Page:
Gov’t pledges 1 million homes every year
The government will pursue its ambitious commitment to build 1 million homes annually over the next six years, Housing Secretary Jose Rizalino Acuzar said at a press conference on Thursday.
And it can be done, Acuzar told skeptical journalists at the Department of Human Settlements and Urban Development (DHSUD) in Quezon City.
Acuzar, a veteran home builder and property developer, admitted that the government’s Pambansang Pabahay para sa Pilipino is indeed ambitious.
“You’re right, we are being ambitious, but mga bossing (my bosses), when will we start fulfilling our dreams? When we’re dead?” said the 67-year-old secretary, who himself built a billion-peso company from scratch.
“While there’s time and our President Bongbong Marcos Jr.—who is willing to help provide housing to Filipinos—is there, it is our opportunity,” he said during the closing ceremony of the National Shelter Month.
Acuzar related that the President himself has met with top banks about the government’s housing program, “but he always asks me: ‘Secretary, can we really build 1 million houses?’”
Starting in 3 months
He said he assured Mr. Marcos that it can be done and the DHSUD and its agencies, such as the Home Development Mutual Fund (Pag-Ibig Fund), will in fact start construction in January.
Minimum wage earners and informal workers like fishball vendors can afford to have their own houses through the program, he said.
“This program is for all Filipino wage earners because the housing price fits their monthly income,” Acuzar added.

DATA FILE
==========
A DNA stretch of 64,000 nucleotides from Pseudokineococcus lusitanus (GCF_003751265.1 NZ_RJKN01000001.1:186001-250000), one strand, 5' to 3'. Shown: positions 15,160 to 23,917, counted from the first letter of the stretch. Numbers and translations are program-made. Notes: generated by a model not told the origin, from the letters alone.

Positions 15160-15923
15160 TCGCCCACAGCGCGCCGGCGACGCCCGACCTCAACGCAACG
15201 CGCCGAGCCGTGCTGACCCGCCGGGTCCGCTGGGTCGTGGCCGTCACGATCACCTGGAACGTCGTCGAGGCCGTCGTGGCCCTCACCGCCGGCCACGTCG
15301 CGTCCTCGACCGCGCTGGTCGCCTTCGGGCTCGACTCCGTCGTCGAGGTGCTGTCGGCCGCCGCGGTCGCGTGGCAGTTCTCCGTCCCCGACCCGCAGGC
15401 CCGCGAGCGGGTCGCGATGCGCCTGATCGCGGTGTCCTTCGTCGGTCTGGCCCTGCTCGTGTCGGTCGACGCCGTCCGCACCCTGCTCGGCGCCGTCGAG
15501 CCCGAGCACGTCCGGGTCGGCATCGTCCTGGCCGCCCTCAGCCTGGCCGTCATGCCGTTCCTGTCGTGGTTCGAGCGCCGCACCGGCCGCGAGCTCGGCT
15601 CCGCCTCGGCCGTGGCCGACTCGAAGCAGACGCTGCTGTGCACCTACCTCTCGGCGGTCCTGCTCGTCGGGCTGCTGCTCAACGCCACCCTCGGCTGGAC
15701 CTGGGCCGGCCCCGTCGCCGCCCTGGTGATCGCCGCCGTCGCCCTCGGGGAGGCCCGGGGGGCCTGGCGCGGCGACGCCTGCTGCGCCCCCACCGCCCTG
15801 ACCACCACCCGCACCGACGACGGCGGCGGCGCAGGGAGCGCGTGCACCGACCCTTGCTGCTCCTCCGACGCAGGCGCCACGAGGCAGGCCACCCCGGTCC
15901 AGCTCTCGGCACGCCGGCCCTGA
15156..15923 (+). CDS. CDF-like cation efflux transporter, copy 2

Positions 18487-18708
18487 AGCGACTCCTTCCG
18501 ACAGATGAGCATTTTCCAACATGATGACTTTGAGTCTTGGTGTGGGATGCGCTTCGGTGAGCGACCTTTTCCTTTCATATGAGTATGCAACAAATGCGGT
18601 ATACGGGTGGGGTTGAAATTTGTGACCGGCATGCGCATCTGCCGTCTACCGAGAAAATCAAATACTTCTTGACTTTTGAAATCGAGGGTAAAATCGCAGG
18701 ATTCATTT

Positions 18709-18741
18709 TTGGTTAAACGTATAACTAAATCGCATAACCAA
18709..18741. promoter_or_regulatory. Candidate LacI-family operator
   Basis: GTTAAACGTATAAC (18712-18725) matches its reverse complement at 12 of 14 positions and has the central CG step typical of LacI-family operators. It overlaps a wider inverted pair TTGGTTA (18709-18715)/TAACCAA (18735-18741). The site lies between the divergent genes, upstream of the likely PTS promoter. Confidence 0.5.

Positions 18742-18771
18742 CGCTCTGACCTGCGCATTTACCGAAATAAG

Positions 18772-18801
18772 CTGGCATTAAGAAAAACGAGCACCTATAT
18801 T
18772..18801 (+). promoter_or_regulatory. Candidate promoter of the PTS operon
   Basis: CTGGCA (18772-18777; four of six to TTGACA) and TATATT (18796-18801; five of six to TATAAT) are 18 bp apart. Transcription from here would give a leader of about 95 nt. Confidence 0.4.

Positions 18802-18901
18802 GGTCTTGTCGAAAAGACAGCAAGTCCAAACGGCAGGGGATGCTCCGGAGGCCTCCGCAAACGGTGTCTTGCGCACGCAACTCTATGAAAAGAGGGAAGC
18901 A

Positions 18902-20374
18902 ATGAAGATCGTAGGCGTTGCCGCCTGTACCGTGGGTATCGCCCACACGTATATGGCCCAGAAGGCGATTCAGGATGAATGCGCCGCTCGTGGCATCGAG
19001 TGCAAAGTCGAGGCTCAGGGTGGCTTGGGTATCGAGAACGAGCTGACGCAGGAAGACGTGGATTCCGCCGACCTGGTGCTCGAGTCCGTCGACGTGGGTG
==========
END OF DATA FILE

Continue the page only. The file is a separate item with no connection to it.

He said the monthly payment of those who will avail of the housing program would amount to only P3,000 to P5,000, which is around the estimated monthly cost of renting private properties.
“As soon as they get their house, they need to pay because for every unpaid house, 10 Filipinos would not be able to get their own shelters,” he said.
Through the Pag-Ibig Fund, informal workers may also avail of the socialized housing program, according to Pag-Ibig CEO Marilene Acosta.
Acosta reiterated that funds must be collected from the borrowers because the money being used in the housing program is sourced from the savings of the members.
“Of the almost 15 million Pag-Ibig members, only 1.5 million avail themselves of the loan services,” she said, adding that the savings of the remaining 90 percent fund the housing loan program of the government.
On Wednesday night, Mr. Marcos held a meeting with officials from various financial institutions following the World Bank’s turnover of the Framework for Resilient Housing and Shelter Programs in the Philippines that will be used to guide the housing development projects of the government.
During the Senate budget hearing last week, Acuzar said the housing backlog may hit 11 million units by 2028 if the government would not be able to fund the socialized housing program.
Acuzar pointed out that of the proposed P96-billion funding for the DHSUD and other shelter agencies, the Department of Budget and Management allotted only P3.9 billion for the housing sector in the 2023 budget—almost a 50-percent cut from the current budget of P7.6 billion.
“When we talk about housing, what we need is money. That’s the major factor in [our planning] for housing,” he said.
“If we do business as usual, the 6.5 million housing need will balloon to almost 10.9 million by 2028. What we need is a new radical approach in dealing with this situation,” Acuzar added. INQ
READ: DHSUD chief signs agreement with Bacolod LGU to build 10K housing units
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